The Napoleonic wars were a watershed moment in the history of warfare itself. The ideas of conscription and total war, with a majority of citizens involved, were first drawn up during Napoleon's campaigns.
- un grand tournant historique — epoch-making event
- lancer l’offensive — launch an offensive
- se heurter à une menance — to come up against a threat
The Belle Époque
The epoch stretched from 1871 to 1914, marking a period of innovation, flourishing of the arts, and joie de vivre (joy of living). In fact, haute couture, for which Paris is globally famous now, was invented during this historic period.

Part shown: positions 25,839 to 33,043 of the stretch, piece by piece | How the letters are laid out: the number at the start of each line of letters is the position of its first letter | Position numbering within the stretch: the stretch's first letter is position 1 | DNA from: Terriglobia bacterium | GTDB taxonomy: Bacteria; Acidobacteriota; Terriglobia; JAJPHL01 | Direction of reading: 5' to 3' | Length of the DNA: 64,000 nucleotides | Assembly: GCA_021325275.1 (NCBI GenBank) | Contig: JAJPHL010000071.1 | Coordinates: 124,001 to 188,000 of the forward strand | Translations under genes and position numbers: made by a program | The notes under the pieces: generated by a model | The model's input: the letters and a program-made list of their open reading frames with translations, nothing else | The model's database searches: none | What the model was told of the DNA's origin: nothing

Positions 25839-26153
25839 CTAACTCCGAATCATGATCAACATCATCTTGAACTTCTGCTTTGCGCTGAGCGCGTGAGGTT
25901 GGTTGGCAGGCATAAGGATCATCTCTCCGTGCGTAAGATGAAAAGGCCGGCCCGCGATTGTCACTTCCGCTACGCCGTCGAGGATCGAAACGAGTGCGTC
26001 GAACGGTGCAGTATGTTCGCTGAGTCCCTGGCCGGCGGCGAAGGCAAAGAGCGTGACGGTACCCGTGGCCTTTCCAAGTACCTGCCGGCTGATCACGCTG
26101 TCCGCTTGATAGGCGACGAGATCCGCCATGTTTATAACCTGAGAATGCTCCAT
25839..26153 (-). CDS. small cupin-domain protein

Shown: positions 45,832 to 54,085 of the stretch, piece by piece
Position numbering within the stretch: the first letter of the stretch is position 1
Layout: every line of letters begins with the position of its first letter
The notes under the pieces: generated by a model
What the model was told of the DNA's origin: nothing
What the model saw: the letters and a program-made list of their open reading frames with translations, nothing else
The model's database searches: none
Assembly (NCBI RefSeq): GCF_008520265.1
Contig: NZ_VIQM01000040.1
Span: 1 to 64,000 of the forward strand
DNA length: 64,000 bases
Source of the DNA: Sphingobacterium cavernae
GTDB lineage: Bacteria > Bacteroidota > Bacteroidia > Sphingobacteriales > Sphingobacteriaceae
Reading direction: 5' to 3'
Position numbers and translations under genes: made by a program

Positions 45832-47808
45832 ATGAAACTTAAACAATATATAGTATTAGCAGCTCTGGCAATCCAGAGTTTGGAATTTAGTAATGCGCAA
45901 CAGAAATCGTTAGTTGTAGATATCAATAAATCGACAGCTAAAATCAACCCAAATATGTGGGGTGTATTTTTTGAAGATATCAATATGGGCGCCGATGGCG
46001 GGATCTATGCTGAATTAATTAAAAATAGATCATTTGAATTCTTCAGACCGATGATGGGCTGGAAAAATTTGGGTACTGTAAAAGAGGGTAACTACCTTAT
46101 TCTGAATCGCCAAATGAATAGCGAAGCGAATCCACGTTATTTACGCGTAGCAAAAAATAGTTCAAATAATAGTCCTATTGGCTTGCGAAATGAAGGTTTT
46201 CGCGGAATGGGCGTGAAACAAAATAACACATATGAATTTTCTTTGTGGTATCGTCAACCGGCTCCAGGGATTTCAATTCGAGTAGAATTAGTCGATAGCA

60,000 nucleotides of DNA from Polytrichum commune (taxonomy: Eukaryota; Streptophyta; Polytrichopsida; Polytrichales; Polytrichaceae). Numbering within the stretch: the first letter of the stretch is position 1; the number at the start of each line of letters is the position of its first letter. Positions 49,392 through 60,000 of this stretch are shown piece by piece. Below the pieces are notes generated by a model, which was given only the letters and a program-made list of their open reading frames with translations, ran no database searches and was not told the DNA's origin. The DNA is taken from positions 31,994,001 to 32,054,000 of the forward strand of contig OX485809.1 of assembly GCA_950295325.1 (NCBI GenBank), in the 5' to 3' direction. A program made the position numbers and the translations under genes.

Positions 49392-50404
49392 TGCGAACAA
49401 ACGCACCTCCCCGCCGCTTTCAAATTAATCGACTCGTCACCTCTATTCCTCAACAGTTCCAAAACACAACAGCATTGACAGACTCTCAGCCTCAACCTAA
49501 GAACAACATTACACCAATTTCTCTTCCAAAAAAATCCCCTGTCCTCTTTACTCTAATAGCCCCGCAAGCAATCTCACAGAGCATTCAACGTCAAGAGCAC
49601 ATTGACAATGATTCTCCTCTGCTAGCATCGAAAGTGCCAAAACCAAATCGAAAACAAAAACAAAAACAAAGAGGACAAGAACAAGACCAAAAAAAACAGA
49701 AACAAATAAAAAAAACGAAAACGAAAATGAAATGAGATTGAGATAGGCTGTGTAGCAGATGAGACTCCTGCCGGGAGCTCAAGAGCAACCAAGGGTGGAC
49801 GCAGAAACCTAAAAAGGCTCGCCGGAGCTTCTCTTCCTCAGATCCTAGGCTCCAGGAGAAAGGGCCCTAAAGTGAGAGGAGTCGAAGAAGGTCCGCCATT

- l’exposition — exhibition
- un monde scintillant — a glittering world
- le foisonnement d’innovations — profusion of new discoveries
The Status of French Today
The French language has grown in popularity and importance the world over. It has been recognized as the official language in 33 countries and as one of the six official languages of the United Nations. The French language has different variations and dialects, although Parisian French is considered the model of the French language in France.
The French language is in a constant state of evolution from a linguistic perspective, although it has not undergone too much structural change since its standardization. Therefore, learning the French language can be a truly pleasurable experience, irrespective of your motivation to do it.